Elliott Green, Associate Professor of Development Studies at the London School of Economics, is giving a talk on ‘Urbanization and Ethnicity in Botswana’ at the Institute for African Development at Cornell University where he is a Visiting Fellow.
Date: 5th February 2015, 2:30-4:00pm
Abstract: Despite the large attention given to ethnic fractionalization within the field of political economy, the sources of modern ethnic change have remained opaque. I argue here that urbanization incentivizes ethnic homogenization by lowering the value of rural land relative to human capital and raising the value of broader urban identities. As evidence I take the example of Botswana, which has had the highest rate of urbanization of any country in the world since 1950. As expected, I find evidence that urbanization has indeed led to higher levels of ethnic homogeneity in Botswana as people entered the modern urban economy and shed their rural tribal identities. Moreover, I utilize variation within Botswana as regards how the relative value of land affects ethnic identity: in contrast to other tribes, the Batlokwa have remained tribalistic as regards land ownership in large part because their land lies on the outskirts of the capital city and remains highly valuable relative to land elsewhere in Botswana. Finally, I employ Afrobarometer data that provides further evidence for my argument.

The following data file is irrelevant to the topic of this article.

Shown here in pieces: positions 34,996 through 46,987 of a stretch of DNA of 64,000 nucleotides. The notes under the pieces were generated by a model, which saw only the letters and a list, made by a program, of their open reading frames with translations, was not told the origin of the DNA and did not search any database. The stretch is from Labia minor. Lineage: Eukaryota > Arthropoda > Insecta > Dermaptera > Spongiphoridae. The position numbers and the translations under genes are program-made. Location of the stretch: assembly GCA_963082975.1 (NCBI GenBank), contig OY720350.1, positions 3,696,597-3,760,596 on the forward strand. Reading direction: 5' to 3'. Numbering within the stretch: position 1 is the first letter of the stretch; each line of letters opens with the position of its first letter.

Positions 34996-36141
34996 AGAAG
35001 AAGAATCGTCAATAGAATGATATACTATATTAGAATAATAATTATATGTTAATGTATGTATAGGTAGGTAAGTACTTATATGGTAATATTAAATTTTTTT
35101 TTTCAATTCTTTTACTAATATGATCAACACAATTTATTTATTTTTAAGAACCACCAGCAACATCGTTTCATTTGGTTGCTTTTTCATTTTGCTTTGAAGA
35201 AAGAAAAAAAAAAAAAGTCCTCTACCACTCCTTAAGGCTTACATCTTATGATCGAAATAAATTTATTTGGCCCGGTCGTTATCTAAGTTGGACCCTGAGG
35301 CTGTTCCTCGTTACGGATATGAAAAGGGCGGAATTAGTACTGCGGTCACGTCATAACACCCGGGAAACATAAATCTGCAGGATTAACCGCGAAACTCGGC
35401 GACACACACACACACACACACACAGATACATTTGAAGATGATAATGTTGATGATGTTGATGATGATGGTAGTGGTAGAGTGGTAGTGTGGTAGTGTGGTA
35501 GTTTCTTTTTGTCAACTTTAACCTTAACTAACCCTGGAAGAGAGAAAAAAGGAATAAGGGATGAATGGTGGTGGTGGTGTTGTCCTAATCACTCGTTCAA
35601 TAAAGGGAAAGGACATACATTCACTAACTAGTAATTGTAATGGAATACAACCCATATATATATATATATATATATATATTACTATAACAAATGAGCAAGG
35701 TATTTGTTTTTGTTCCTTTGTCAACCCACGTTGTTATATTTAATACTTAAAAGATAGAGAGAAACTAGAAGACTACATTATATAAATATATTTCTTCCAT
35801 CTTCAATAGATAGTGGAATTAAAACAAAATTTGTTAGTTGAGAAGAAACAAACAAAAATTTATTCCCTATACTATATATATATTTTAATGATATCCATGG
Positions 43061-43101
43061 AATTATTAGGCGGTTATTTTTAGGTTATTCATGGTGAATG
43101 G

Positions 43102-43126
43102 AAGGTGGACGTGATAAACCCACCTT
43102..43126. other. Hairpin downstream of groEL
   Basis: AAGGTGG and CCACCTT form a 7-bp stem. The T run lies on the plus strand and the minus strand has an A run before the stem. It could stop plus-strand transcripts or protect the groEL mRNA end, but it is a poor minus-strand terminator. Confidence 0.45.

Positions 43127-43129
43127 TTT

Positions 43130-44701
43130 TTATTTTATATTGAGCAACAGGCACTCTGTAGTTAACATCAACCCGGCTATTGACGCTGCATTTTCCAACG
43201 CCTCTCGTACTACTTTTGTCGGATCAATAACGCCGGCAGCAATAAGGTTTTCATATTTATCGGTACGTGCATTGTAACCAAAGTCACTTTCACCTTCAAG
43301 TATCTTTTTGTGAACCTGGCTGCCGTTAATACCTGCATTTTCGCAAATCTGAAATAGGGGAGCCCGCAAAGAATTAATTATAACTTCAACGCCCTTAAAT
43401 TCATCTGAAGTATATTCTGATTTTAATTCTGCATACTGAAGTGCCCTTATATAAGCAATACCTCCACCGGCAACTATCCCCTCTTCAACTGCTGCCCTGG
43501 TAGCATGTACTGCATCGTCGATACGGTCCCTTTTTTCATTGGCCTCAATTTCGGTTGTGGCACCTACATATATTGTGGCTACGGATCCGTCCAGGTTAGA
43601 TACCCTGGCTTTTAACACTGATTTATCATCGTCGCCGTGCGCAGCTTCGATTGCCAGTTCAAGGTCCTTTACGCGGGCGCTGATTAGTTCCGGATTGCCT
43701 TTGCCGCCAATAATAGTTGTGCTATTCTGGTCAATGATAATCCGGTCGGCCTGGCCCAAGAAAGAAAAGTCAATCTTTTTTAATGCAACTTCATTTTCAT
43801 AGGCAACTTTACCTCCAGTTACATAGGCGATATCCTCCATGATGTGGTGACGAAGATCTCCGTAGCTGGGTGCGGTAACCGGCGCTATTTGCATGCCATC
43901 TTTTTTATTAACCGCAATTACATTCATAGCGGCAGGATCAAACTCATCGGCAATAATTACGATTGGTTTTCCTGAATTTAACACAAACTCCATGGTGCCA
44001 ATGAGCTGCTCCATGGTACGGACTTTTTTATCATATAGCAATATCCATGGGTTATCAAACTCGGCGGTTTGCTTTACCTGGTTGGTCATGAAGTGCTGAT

Full details can be found here.